3. Appetite changes and weight gain: When it’s cold outside, our bodies crave more food and during winter it is common to crave foods high in carbohydrates which can in turn lead to weight gain and lower mood due to lack of adequate nutrition and self-esteem issues
4. Low mood: Feelings of sadness, hopelessness and despair are commonly associated with SAD
5. Apathy: Loss of motivation and ability to concentrate is another common SAD symptom and is often associated with the return to work after the December break
6. Loss of libido: Decreased interest in sexual activity and physical contact can be another indicator that you may be suffering with Seasonal Affective Disorder.
How do I fight the symptoms of SAD?
While low mood can often be part and parcel of the long, dark winter months, there are a number of preventative or protective strategies we can undertake to ensure that Seasonal Affective Disorder doesn’t impact on our quality of lives for a quarter of the year every year. Among some of the most effective ways to protect against SAD include:
1. Maximise your exposure to daylight: Do what you can to make your house or office as bright as possible; keep your blinds and curtains open during the day, get bright coloured upholstery. Try and get out for a walk during your lunch break to get some fresh air and natural light and on the weekends try and get up a little bit early to enjoy as much daylight as possible
2. Do something you love: Focus on doing activities that you really enjoy over the winter months whether it’s reading, hiking or even saving some vacation days for a winter holiday. Spend time with friends and family who have a positive impact on your life
3. Treat yourself: Massages are not only a luxurious, indulgent break for both your body and mind, they also have proven health benefits, with many studies showing that massages reduce anxiety and depression. Services like Massage People’s mobile massages in London are a great and cost-effective way to fit a massage in and get that golden relaxation time that your body and mind so desperately crave. What’s even better is that the therapists will always come to your specified London address. With loads of options of massages to choose from such as Swedish massage, Indian head massage, relaxation massages and full-body massages, it really is a relaxing experience like no other and a must for brides in the run-up to the big day. Why not kill two birds with the stone and incorporate some massages for you and the girls into your hen party or bridal shower?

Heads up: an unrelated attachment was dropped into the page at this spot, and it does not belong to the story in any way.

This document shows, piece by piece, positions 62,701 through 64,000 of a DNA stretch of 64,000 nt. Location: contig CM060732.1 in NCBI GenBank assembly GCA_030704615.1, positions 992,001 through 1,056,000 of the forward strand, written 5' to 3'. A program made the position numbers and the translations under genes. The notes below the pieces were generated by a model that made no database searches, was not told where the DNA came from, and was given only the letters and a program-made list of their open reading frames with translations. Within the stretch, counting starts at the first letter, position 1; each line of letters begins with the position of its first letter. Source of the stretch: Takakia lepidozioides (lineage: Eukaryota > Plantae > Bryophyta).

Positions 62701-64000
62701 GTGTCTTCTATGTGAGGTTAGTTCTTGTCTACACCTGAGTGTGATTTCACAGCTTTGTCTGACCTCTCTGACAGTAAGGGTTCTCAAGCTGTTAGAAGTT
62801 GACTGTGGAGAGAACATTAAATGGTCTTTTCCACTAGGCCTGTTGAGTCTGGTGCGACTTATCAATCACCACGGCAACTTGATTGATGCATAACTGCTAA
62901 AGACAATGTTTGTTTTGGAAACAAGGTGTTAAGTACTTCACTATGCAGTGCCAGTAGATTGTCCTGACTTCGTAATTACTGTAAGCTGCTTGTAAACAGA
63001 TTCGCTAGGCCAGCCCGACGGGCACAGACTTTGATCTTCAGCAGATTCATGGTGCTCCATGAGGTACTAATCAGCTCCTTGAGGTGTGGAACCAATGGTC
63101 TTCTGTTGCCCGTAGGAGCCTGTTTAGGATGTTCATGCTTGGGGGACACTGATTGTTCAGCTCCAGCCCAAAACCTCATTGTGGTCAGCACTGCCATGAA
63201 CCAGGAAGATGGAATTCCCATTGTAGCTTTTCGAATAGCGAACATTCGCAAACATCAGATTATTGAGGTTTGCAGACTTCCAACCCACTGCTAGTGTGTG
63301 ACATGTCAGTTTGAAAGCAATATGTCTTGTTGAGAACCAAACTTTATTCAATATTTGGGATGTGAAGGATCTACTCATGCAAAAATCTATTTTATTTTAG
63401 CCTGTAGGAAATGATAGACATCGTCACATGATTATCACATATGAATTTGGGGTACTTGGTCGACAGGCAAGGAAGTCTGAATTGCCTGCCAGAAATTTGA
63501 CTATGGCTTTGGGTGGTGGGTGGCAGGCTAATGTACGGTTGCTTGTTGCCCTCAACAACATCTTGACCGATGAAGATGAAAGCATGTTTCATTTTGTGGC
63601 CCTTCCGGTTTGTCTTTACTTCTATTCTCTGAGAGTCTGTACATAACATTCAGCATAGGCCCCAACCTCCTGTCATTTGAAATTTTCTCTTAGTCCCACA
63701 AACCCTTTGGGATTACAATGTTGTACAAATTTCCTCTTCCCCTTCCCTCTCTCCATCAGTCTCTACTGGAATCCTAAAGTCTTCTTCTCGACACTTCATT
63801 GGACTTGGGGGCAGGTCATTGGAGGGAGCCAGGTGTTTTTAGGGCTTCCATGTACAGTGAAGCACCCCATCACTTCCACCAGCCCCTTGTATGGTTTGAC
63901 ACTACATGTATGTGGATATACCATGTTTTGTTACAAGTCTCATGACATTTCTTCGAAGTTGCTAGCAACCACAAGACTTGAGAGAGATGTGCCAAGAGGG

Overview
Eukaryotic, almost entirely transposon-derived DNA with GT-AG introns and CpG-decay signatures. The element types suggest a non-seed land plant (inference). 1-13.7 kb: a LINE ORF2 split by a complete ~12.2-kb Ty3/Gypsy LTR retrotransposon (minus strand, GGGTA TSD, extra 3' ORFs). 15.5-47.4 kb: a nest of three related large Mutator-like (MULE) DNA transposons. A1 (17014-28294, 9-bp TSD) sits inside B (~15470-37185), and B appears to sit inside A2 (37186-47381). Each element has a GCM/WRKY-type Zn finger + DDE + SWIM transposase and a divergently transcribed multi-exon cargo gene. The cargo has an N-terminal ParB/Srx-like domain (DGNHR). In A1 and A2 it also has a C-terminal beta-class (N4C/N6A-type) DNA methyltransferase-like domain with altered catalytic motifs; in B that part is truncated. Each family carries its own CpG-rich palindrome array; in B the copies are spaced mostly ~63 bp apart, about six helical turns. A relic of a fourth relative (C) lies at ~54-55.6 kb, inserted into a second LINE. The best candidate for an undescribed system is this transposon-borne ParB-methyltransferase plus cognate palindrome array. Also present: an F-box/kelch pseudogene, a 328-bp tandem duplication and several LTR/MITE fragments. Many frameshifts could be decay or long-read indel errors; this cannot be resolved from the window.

4. Talk to your GP/local pharmacist: Prescription and over-the-counter drugs and diet supplements (especially vitamin D) can be an excellent way to boost your energy, immune system and overall mood
5. Get healthy: Perhaps one of the best things about the winter months, January in particular, is that it’s a great time for a fresh start and to start making lifestyle changes. Why not join a gym? Exercise is not only a great way to get healthy and get in shape but it works wonders for your wellbeing. Exercise and a well-balanced nutritious diet go along way in alleviating the symptoms of seasonal affective disorder.